Goodness, genres are painful to define. Why can't it be easy like with movies? Why are movie genres so easy anyways?

edited 5th Mar '12 2:47:39 AM by gingerale

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23 Clarste5th Mar 2012 02:53:05 AM , Relationship Status: Non-Canon
One Winged Egret
Because we define games by game mechanics while we don't define movies by cinematographic techniques. Technically we could call games "action", "romance", "mystery" or "comedy" like we do for everything else, but for some reason we choose not to.

And before anyone says anything about games with gameplay but no story, it's surely possible to film a movie with no story and nothing but technique. Oddly enough, you'd probably get critics talking about how the use of techniques implies a story. For the movie I mean, not the game.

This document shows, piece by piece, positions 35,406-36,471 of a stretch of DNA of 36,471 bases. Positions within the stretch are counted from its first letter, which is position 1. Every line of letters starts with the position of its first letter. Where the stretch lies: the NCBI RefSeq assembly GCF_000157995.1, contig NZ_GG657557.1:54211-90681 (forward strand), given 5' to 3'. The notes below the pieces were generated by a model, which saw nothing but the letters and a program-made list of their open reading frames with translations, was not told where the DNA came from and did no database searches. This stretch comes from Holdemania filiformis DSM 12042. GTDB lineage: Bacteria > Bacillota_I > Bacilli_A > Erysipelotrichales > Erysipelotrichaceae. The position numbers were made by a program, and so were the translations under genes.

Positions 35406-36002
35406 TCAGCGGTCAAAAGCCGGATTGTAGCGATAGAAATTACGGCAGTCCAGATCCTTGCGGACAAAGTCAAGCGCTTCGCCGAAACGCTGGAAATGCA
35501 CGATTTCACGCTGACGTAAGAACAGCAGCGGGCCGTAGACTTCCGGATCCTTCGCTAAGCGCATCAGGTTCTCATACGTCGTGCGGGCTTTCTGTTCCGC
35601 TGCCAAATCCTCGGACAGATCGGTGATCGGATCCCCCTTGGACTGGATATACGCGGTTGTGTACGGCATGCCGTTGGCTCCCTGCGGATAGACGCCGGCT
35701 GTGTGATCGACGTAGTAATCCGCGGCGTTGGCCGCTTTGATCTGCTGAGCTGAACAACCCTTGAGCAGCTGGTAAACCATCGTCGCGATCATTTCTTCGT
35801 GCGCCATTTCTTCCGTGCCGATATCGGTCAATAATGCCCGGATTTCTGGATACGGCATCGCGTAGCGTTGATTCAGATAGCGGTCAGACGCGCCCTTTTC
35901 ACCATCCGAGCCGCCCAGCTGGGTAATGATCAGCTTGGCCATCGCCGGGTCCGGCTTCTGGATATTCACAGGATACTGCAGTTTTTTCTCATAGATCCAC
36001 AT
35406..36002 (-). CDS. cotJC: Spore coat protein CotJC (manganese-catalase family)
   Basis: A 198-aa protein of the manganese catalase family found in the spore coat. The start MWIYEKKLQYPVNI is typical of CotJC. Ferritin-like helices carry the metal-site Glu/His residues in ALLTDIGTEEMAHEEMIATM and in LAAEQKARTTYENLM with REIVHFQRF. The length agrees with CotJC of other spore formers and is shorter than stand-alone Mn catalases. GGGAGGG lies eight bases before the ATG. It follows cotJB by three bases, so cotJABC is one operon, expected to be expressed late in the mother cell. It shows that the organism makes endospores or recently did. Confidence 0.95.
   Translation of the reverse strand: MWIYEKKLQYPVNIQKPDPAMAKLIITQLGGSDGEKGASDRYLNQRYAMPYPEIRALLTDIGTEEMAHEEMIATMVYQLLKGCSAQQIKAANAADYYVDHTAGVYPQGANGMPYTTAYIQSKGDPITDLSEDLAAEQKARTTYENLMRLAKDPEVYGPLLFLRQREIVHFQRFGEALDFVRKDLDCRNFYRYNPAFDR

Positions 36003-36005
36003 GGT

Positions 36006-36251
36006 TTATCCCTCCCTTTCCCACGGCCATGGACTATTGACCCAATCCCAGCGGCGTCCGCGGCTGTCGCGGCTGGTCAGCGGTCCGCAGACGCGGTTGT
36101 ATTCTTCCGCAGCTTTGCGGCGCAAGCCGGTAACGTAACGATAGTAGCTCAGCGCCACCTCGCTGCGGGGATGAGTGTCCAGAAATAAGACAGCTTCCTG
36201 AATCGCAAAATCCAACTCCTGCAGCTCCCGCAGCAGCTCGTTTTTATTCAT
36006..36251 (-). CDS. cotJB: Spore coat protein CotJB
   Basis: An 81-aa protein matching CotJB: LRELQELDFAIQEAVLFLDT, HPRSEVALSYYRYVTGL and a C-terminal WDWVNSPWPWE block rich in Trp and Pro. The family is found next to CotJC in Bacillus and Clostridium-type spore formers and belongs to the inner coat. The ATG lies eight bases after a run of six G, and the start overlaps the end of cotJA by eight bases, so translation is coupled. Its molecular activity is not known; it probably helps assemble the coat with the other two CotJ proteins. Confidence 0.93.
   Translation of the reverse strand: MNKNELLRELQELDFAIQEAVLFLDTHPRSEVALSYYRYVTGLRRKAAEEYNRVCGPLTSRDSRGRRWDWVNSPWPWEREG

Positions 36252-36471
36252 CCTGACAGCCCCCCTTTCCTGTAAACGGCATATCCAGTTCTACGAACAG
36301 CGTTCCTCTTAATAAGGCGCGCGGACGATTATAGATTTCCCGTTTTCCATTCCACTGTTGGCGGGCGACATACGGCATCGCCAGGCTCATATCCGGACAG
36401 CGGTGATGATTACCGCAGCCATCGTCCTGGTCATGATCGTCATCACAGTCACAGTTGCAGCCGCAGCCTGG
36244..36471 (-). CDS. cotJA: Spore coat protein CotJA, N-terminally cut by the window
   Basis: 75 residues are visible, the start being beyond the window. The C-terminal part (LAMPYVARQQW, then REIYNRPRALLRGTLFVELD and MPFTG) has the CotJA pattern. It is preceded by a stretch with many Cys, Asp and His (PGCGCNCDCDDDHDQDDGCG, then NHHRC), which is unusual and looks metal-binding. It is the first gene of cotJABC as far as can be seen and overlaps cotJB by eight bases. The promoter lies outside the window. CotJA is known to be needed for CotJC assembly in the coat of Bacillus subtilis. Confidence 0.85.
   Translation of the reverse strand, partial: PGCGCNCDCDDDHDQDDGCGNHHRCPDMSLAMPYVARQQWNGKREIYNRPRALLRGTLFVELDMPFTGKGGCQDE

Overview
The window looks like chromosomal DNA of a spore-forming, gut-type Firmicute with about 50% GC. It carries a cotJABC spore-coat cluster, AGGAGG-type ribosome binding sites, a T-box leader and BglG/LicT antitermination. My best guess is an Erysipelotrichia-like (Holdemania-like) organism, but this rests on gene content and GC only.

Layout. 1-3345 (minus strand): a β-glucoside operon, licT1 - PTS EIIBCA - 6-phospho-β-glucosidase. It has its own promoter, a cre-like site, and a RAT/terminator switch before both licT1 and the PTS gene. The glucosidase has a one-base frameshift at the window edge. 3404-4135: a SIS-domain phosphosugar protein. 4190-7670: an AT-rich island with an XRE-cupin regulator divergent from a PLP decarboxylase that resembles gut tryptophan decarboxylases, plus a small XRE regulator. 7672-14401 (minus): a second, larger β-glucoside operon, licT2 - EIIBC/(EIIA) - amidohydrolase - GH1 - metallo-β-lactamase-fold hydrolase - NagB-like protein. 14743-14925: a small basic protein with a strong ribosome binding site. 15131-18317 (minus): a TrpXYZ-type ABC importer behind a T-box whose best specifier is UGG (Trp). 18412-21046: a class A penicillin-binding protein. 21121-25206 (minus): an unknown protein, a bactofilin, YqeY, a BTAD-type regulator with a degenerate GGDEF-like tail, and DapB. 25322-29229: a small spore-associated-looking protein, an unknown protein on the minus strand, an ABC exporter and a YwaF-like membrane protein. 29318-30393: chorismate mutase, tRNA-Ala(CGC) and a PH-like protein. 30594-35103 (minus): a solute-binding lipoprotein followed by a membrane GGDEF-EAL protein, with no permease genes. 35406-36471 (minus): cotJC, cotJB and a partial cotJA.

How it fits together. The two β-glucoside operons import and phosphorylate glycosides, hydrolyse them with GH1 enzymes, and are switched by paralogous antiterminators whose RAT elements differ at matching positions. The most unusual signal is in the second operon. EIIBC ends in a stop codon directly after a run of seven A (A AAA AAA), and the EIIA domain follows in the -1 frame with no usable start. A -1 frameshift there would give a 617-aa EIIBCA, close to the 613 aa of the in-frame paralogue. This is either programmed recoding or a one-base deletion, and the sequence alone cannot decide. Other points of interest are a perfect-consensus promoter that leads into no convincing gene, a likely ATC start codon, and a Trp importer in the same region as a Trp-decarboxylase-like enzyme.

edited 5th Mar '12 2:54:01 AM by Clarste

24 Tarsen5th Mar 2012 03:00:17 AM from FC: 2165-5763-7629 , Relationship Status: YOU'RE TEARING ME APART LISA
N0.64243 on ISIS twitter blockbot. no joke.
arent the films that are all technique and no story called art films?

isnt there also a student film genre?

edited 5th Mar '12 3:01:34 AM by Tarsen

Pro Tip: Spiders are not technically insects, but actually skeletons made of congealed hate.
Here's how I define an RPG:

A role playing game involves a player creating a character or party of characters.

a) The player can create a diverse variety of highly specialised character builds and over the course of the game improves this build through a variety of stats through either attributes (e.g. Dexterity, strength, mana etc) Skills/Feats/Spells and/or through additional modifiers such as inventory and equipment. These are what I'd call RPG elements